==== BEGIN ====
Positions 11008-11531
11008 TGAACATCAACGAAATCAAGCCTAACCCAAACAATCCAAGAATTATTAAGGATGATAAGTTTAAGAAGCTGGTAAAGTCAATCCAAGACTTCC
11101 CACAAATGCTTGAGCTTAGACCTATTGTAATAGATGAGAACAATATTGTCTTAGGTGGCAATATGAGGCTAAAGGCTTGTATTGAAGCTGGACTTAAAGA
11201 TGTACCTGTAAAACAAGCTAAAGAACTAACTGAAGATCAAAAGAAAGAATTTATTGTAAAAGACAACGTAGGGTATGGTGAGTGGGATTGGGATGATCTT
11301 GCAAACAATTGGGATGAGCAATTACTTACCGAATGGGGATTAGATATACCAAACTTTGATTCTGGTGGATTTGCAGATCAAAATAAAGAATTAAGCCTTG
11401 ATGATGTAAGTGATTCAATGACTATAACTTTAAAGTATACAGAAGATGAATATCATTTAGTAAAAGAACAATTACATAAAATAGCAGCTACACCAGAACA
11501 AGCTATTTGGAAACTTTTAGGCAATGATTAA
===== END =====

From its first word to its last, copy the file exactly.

Positions 11008-11531
11008 TGAACATCAACGAAATCAAGCCTAACCCAAACAATCCAAGAATTATTAAGGATGATAAGTTTAAGAAGCTGGTAAAGTCAATCCAAGACTTCC
11101 CACAAATGCTTGAGCTTAGACCTATTGTAATAGATGAGAACAATATTGTCTTAGGTGGCAATATGAGGCTAAAGGCTTGTATTGAAGCTGGACTTAAAGA
11201 TGTACCTGTAAAACAAGCTAAAGAACTAACTGAAGATCAAAAGAAAGAATTTATTGTAAAAGACAACGTAGGGTATGGTGAGTGGGATTGGGATGATCTT
11301 GCAAACAATTGGGATGAGCAATTACTTACCGAATGGGGATTAGATATACCAAACTTTGATTCTGGTGGATTTGCAGATCAAAATAAAGAATTAAGCCTTG
11401 ATGATGTAAGTGATTCAATGACTATAACTTTAAAGTATACAGAAGATGAATATCATTTAGTAAAAGAACAATTACATAAAATAGCAGCTACACCAGAACA
11501 AGCTATTTGGAAACTTTTAGGCAATGATTAA